“There is nothing wrong to participate in a sex party of any kind,” said a source in the European Parliament. “However, such kinds of meetings with many people are illegal under the coronavirus laws.”
To be specific, 25 naked men attending a loud party above a gay bar in central Brussels is clearly against Belgium’s coronavirus laws, which allow no more than four people to meet indoors, so somebody called the police. At least three of those arrested were Members of the European Parliament (MEPs).
It was particularly unfortunate for József Szájer. He’s a senior founding member of Hungary’s ruling Fidesz party, an ultra-nationalist, populist, authoritarian grouping that defends ‘family values’ and condemns homosexuality, but he was arrested while fleeing that orgy (with ecstasy pills in his backpack). Yet it’s hard to feel much sympathy for him.
Szájer was a leading anti-gay agitator in Fidesz, and boasts that he personally drafted the changes to the Hungarian constitution that defined marriage as being between a man and a woman. He has now resigned as the leader of the Hungarian delegation to the European Parliament, and will doubtless have to quit Fidesz too. But there’s a bigger story here.
There was another scandal in Hungary last week, in which Szilárd Demeter, a senior cultural official linked to Fidesz, wrote an opinion piece for a pro-government outlet comparing Budapest-born American billionaire George Soros, a Jew who fled the Holocaust, to Adolf Hitler.
Demeter also called the European Union “George Soros’s gas chamber”, and claimed that Hungary and Poland, the two Eastern European EU members with extreme right populist governments, are “the new Jews” of Europe. It’s utterly unhinged – and yet it sounds vaguely familiar.
The unbridled arrogance, the self-pity, the shameless, hysterical exaggeration are all hallmarks of the new breed of ‘illiberal’ populists – and when they think they are losing, they always up the ante. I’m thinking, of course, of Donald Trump’s recent electoral defeat and his subsequent behaviour.
Could that extraordinary recklessness be a communicable disease? Could it somehow be spreading to Trump’s acolytes overseas as well? Well, consider Poland.
The Catholic, ultra-conservative Law and Justice Party (PiS) has been in power in Poland since 2015, elected by the same older, less well educated, non-urban, deeply religious coalition that backs populist take-overs elsewhere. And as in other populist-ruled countries, there has been a steady erosion both in human rights and in respect for democratic norms.
The PiS was re-elected just last year, and its leader, 71-year-old Jarosław Kaczyñski, was widely supposed to have his finger on Poland’s pulse. But it all fell apart when a PiS-appointed court declared in late October that abortions would not be permitted even in cases of severe foetal abnormality where the child would die immediately after birth.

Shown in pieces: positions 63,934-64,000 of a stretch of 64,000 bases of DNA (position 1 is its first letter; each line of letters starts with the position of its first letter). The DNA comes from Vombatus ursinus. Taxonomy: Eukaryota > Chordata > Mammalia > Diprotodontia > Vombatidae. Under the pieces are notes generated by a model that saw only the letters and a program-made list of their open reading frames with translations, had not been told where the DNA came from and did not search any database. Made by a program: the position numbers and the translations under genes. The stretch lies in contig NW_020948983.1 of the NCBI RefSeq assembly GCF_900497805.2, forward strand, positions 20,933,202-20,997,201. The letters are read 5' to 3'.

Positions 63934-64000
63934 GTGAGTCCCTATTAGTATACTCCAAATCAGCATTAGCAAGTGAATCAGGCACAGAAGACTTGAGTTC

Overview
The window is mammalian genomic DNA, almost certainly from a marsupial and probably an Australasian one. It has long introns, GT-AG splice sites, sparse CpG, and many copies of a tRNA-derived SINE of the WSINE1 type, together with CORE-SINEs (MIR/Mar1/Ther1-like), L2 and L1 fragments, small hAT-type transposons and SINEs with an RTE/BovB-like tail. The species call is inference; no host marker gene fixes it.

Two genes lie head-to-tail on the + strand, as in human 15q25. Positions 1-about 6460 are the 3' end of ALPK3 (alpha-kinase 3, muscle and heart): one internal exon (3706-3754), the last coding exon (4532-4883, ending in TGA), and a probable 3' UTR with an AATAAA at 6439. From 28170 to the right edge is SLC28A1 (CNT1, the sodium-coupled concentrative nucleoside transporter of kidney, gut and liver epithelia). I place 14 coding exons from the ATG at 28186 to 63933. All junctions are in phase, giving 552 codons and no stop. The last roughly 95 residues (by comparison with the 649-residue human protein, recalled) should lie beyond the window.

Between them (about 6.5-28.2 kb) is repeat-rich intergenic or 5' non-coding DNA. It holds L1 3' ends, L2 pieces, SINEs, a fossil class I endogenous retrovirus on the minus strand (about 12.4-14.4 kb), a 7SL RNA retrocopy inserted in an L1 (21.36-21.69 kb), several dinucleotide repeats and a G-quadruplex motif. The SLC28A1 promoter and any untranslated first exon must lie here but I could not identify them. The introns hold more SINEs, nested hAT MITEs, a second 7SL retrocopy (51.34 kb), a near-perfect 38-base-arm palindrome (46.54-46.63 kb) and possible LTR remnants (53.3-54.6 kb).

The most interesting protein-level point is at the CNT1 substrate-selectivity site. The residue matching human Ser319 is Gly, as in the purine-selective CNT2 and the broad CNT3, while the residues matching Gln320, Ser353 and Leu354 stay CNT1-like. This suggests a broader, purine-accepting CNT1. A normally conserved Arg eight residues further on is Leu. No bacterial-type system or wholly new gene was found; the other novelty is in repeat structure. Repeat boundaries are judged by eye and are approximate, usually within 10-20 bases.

Poland already had tight restrictions on abortion rights, but this turned out to be the last straw. Millions of young people, and especially young women, filled the streets of Poland’s cities in the biggest anti-government demonstrations since the fall of Communism in 1989. “I wish I could abort my government”, said one popular banner.
The demos continued every day until a new lock-down was declared, and the PiS has now backed down, postponing the publication of the court’s decision indefinitely. But something has definitely changed in Poland: support for Kaczyñski has now plunged to only 30 per cent.
Then there’s President Jair Bolsonaro, or ‘Tropical Trump,’ whose favoured candidates were thrashed in all Brazil’s big cities in local elections last month, and the United Kingdom’s Prime Minister Boris Johnson, dubbed ‘Britain Trump’ by The Donald, who is now trailing the opposition leader in the polls for the first time ever.
It’s just straws in the wind at this stage, but the defeat of Trump, the populist standard-bearer, is creating a sense in other populist-ruled countries that the juggernaut has stalled.
Was there really a ‘coat-tail effect’? Hard to say. After all, both the PiS in Poland and Fidesz in Hungary came to power before Trump was elected in late 2016. But populist leaders across the West seem to believe that somehow or other their fates are tied to Trump’s. It shows in the growing recklessness of their behaviour, and in the frequency of their failures.
Does this mean they are all destined to vanish in his wake? Probably not, but that would be nice.
Gwynne Dyer’s new book is ‘Growing Pains: The Future of Democracy (and Work).’